At the beginning of the 16th century, merchants and entrepreneurs were lured to Malacca’s shores due to stories of the city’s burgeoning success and wealth. In particular the city saw an influx of Chinese traders who arrived in droves in an effort to escape Manchu rule. These entrepreneurs went on to marry local Malay women – descendents of these marriages were known as Peranakan or ‘Straits-born Chinese’. Their relative success resulted in these expatriate merchants becoming the principal wealth catalysts of the thriving city. The ‘Babas’ (male Sino-Malays) flaunted their affluence by purchasing Dutch townhouses and transforming them into out-and-out palaces. The interiors of these homes were opulent and stuffed to the tee with Dutch-influenced fixtures including hand-painted tiles and Victorian lamps. Makanan Peranakan Yet Peranakan culture as a whole is largely defined by its cuisine – makanan (food) Nyonya. Malaysians laud it as one their major food heritages and Malacca’s culture is irrevocable defined by it. An amalgamation of Malay and Chinese traditions, Nyonya cuisine comprises dishes with out-of-the-ordinary vegetables, curries thickened by coconut milk and sauces that are delightfully pungent. Noteworthy though is the social etiquette of eating – locals use their fingers, not chopsticks, to eat – a fact that belies their Chinese ancestral roots and establishes Nyonya culture as one of Malaysia’s veritable legacies.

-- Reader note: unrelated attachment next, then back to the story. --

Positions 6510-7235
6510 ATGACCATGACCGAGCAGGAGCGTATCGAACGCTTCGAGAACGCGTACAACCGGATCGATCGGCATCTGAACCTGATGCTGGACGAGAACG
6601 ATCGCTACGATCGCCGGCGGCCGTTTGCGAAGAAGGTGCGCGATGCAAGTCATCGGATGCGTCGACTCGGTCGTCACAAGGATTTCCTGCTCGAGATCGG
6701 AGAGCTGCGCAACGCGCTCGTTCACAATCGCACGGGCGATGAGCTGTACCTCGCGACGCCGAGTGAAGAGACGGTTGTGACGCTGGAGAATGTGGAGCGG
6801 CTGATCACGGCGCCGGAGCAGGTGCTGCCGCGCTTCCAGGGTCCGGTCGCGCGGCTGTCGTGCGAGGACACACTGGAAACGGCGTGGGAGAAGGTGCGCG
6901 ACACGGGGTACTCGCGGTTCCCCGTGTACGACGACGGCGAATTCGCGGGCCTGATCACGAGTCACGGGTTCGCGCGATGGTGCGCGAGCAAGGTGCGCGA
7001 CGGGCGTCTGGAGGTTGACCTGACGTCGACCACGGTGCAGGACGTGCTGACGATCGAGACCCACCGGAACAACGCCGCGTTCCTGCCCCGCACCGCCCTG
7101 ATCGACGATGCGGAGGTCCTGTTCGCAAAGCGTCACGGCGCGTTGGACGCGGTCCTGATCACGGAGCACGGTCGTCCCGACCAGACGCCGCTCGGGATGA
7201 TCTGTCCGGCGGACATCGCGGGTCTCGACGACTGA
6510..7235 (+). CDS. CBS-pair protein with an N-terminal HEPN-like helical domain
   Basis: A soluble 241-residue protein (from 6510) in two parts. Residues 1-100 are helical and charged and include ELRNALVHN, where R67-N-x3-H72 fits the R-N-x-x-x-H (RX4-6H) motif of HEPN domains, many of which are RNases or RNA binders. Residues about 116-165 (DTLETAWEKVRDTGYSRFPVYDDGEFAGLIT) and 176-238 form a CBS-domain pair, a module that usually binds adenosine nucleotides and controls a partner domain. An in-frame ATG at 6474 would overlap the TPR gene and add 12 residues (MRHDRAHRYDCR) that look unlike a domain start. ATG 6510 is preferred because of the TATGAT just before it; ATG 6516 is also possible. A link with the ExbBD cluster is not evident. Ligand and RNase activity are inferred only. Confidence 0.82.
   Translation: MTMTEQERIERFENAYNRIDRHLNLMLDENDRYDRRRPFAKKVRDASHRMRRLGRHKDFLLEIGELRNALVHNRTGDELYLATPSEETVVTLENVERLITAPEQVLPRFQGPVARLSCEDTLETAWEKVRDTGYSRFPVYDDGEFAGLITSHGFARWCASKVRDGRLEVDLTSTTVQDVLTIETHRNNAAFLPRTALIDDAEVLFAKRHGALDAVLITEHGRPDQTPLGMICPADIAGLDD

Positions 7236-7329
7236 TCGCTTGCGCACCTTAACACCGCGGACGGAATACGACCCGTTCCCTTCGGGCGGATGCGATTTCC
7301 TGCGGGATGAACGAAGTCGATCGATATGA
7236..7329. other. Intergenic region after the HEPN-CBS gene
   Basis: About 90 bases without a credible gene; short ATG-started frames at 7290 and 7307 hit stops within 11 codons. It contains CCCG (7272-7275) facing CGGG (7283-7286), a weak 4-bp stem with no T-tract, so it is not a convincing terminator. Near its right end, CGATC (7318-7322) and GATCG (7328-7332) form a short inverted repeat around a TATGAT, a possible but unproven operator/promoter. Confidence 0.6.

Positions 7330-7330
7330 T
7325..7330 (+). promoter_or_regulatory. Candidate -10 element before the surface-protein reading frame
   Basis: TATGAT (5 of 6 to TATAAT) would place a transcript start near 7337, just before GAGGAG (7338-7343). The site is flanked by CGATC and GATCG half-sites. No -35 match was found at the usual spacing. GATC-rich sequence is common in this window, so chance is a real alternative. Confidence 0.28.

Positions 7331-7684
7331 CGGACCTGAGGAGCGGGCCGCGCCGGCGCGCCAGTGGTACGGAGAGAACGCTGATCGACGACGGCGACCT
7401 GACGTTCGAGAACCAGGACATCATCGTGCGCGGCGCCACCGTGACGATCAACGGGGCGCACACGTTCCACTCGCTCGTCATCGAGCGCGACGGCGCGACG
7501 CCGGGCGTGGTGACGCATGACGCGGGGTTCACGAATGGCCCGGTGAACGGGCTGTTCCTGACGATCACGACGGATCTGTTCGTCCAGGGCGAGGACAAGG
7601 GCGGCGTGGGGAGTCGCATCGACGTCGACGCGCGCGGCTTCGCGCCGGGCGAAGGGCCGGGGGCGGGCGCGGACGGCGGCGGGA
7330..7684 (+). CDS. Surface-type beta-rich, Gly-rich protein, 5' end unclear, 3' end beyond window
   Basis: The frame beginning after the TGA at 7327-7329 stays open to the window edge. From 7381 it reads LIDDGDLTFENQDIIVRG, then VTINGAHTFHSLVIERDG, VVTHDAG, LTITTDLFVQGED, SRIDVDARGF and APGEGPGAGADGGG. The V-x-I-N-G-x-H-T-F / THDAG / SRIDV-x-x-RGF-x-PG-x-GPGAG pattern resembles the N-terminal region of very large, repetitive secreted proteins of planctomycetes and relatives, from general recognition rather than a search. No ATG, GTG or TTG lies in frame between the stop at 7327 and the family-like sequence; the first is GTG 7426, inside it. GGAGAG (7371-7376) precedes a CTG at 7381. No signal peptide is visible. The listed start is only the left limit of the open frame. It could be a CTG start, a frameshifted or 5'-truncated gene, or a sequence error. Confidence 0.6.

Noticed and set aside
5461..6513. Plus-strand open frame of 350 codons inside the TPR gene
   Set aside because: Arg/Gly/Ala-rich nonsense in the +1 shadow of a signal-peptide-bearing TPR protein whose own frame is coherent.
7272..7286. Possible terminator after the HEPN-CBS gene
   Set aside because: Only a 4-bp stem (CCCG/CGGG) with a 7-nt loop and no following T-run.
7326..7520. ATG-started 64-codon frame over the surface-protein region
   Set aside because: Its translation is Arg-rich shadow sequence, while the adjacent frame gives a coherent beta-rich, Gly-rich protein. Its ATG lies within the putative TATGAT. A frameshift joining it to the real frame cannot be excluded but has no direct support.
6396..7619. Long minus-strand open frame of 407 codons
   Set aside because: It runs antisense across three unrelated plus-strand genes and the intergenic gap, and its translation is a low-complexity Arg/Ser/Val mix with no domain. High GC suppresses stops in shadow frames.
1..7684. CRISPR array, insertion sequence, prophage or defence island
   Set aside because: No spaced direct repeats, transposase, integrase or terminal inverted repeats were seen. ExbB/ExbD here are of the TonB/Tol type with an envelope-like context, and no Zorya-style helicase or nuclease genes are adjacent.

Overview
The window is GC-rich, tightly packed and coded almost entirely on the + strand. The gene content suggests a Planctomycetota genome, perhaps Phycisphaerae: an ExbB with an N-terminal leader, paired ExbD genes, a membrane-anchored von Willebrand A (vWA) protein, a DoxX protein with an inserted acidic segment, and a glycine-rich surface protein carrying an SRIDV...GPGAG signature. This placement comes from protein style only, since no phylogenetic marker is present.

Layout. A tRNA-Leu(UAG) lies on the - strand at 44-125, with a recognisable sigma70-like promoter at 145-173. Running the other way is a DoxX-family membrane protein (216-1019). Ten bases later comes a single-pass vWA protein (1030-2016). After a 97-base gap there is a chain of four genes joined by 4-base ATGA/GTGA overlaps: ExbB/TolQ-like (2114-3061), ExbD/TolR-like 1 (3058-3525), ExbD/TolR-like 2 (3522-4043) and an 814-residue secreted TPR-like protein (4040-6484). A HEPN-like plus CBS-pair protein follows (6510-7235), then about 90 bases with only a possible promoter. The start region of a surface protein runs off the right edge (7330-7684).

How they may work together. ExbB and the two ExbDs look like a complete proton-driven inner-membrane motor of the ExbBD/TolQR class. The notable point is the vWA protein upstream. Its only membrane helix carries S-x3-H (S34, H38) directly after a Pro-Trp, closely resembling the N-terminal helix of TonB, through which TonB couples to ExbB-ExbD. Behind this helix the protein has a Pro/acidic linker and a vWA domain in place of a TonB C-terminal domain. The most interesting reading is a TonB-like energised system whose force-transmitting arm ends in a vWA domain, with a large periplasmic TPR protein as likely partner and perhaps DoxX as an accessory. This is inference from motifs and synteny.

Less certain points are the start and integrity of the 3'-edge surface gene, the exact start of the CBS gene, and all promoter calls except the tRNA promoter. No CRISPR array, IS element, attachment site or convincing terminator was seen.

Heritage House Located at No. 48-50 along Jalan Tun Cheng Lock in Malacca, the Baba-Nyonya Heritage Museum is actually a collection of three beautifully restored houses arranged to look like a typical 19th-cenutry Baba-Nyonya residence. Excellent examples of Chinese-Palladian style, these townhouses, built in 1896, were transformed into a traditional Peranakan museum in later years; connected by a common covered footway, the museum features hand-painted tiles, elaborately carved teakwood outer swing doors and a sturdier internal door which provides extra security. Framed by Greco-Roman columns, two red lanterns, one bearing a household name and the other messages of good luck, hang on either side of the entrance. The upper level of the house has a short canopy of Chinese tiles above the portico which frames the almost-Venetian shuttered windows. Boasting distinctively east-meets-west allure, the glass windows feature wrought-iron grilles and the eaves and fascias are covered with painted, floral designs. Inside the house there’s a collection of gold-leaf fixtures, Chinese- and Dutch-design black wood furniture inlaid with mother of pearl as well as skillfully carved lacquer screens and Victorian chandeliers. The best parts of this tour are the guides who regal guests with Baba Nyonya tales of yore with noticeable Peranakan wit during the informative 45-minute tours.